The People need not prove that the other crime was committed, aided, or concealed,” Justice Merchan said.

“The knowledge of a conspiracy does not by itself make the defendant a conspirator,” he added. “Intent means conscious objective or purpose.”

Judge Outlines Elements Requiring Proof

Justice Merchan said that in order to find President Trump guilty of falsifying business records in the first degree, the jury needs to find that the prosecutors proved that the defendant, “acting individually or with others, made or caused false entries in the business records of an enterprise” and that “the defendant did so with the intent to commit another crime or to aid and conceal the commission of that other crime.”

There was no burden of proof regarding the second crime, its completion or goal, or intent.

Judge Explains Campaign Finance Issues

The judge told jurors that in determining whether the defendant conspired to promote or prevent the election of a person to office by lawful means, they may consider violations of the Federal Election Campaign Act (FECA), falsification of business records, or violation of tax laws.

FECA makes it unlawful to make contributions to presidential candidates over a certain limit. An expenditure made in cooperation, consultant, or concert with a candidate can be considered a “contribution.”

In New York City and the state it is unlawful to knowing supply or submit false information in connection to taxes, he added.

Judge Defines ‘Intent’ for Jury

Justice Merchan read definitions of terms used in the case.

“Intent means conscious objective or purpose,” he told jurors. “Intent does not require premeditation. In other words, intent does not require advance planning, nor is it necessary that the intent exist in the person’s mind for a given period of time.”

President Trump’s intent to defraud is a key element prosecutions are required to prove.

Justice Merchan explained that by law, one is guilty of a conspiracy such as the one charged when one agrees with one or more persons to engage in or cause the performance of that conduct, but evidence of presence alone does not show that one engaged in the conspiracy.

Cohen an ‘Accomplice,’ Judge Says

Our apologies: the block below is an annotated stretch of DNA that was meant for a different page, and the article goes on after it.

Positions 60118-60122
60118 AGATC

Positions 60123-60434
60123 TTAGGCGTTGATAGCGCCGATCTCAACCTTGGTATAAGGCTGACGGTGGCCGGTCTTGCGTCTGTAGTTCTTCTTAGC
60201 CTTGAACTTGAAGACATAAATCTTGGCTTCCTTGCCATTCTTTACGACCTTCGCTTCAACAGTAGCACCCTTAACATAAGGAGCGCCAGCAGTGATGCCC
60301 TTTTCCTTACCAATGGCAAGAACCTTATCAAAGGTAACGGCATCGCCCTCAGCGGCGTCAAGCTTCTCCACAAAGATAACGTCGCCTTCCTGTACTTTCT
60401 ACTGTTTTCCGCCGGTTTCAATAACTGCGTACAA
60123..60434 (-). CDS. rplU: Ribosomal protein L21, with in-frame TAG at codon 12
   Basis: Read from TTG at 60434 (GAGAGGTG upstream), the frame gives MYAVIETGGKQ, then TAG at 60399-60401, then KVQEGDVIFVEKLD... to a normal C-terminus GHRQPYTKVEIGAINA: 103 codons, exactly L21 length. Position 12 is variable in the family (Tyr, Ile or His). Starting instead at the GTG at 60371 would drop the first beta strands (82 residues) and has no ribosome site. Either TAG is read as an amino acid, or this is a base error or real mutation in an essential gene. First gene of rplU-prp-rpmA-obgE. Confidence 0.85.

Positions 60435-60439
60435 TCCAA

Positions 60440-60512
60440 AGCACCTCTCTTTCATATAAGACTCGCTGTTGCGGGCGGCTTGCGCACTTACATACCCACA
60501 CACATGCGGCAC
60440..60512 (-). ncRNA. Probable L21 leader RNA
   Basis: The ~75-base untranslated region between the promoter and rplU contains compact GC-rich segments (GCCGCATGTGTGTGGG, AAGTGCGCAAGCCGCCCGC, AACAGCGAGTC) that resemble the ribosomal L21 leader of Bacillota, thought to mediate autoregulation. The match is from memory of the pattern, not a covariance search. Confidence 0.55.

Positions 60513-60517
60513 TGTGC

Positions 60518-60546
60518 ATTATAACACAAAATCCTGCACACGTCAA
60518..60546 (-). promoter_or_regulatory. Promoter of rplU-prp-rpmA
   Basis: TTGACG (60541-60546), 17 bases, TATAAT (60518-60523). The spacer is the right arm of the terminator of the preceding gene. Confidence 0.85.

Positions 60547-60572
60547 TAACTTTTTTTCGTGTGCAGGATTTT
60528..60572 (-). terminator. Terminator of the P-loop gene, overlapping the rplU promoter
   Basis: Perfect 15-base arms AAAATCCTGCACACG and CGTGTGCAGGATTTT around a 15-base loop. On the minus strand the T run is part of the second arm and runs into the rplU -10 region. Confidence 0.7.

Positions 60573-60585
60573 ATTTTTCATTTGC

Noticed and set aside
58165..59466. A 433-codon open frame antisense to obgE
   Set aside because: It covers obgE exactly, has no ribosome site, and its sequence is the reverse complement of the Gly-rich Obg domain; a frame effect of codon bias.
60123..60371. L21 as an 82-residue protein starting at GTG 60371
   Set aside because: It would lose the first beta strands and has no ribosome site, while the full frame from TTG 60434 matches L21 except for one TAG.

Justice Merchan said prosecutors have the burden of proof beyond a reasonable doubt not only that the charged crime was committed, but that President Trump committed the crime.

“Under our law, Michael Cohen is an accomplice,” he added. “Our law provides that the defendant may not be convicted of any crime based on the testimony of an accomplice unless it is supported by corroborating evidence tending to connect the defendant to the commission of a crime.”

Justice Merchan then explained “accessorial liability” to the jury.

“When one person engaged in conduct which constitutes an offense, another is criminally liable for such conduct when he or she solicits, requests, commands, importunes, or intentionally engages another person to aid in committing that crime,” he said. “A defendant proven beyond a reasonable doubt to be criminally liable in engaging another person to commit a crime is as guilty as the person who committed that crime.”

Judge Explains Reasonable Doubt

Justice Merchan explained the meaning of “reasonable doubt” to jurors. He also gave jurors a list of questions they should ask, and things they should consider.

“Did the witness have an opportunity to see or hear the events about which he or she testified?” he said. “Was the testimony of the witness consistent or inconsistent with other evidence or testimony in the case?”

“You may consider whether a witness had, or did not have, a motive to lie,” he also said. “You may consider whether a witness hopes for or expects a benefit for testifying.”

“You may consider whether a witness made statements at this trial that are inconsistent with each other. You may also consider whether a witness made previous statements that are inconsistent with statements made here at this trial,” he said, adding that inconsistency is not proof something did or did not happen.

Judge Reminds Jurors They Can’t Read Into Trump Not Testifying

“Throughout these proceedings, the defendant is presumed to be innocent,” Justice Merchan reminded jurors. “As a result, you must find the defendant not guilty unless the evidence presented by the People proves the defendant to be guilty beyond a reasonable doubt.”

“The fact that the defendant did not testify is not a fact on which any inference as to guilt may be drawn,” he said. “The burden of proof never shifts from the People to the defendant.”

Judge Reminds Jurors Not All Evidence Entered for Truth

Key witnesses at trial had signed agreements: David Pecker, former head of American Media Inc., had signed a non-prosecution agreement related to two stories he purchased mentioned in the case, and Michael Cohen had pleaded guilty on campaign finance charges.

Justice Merchan reminded jurors that these agreements were allowed into evidence to let jurors assess the witnesses’ credibility and for context only.

“You may not consider that in determining whether the defendant is guilty or not guilty of the charged crimes,” he said.

He said similarly of articles and correspondence entered into evidence, which include jokes, exaggeration, or speculation by third parties. The judge reminded jurors the messages were entered to provide context, not as evidence that the assertions in the articles or messages are true.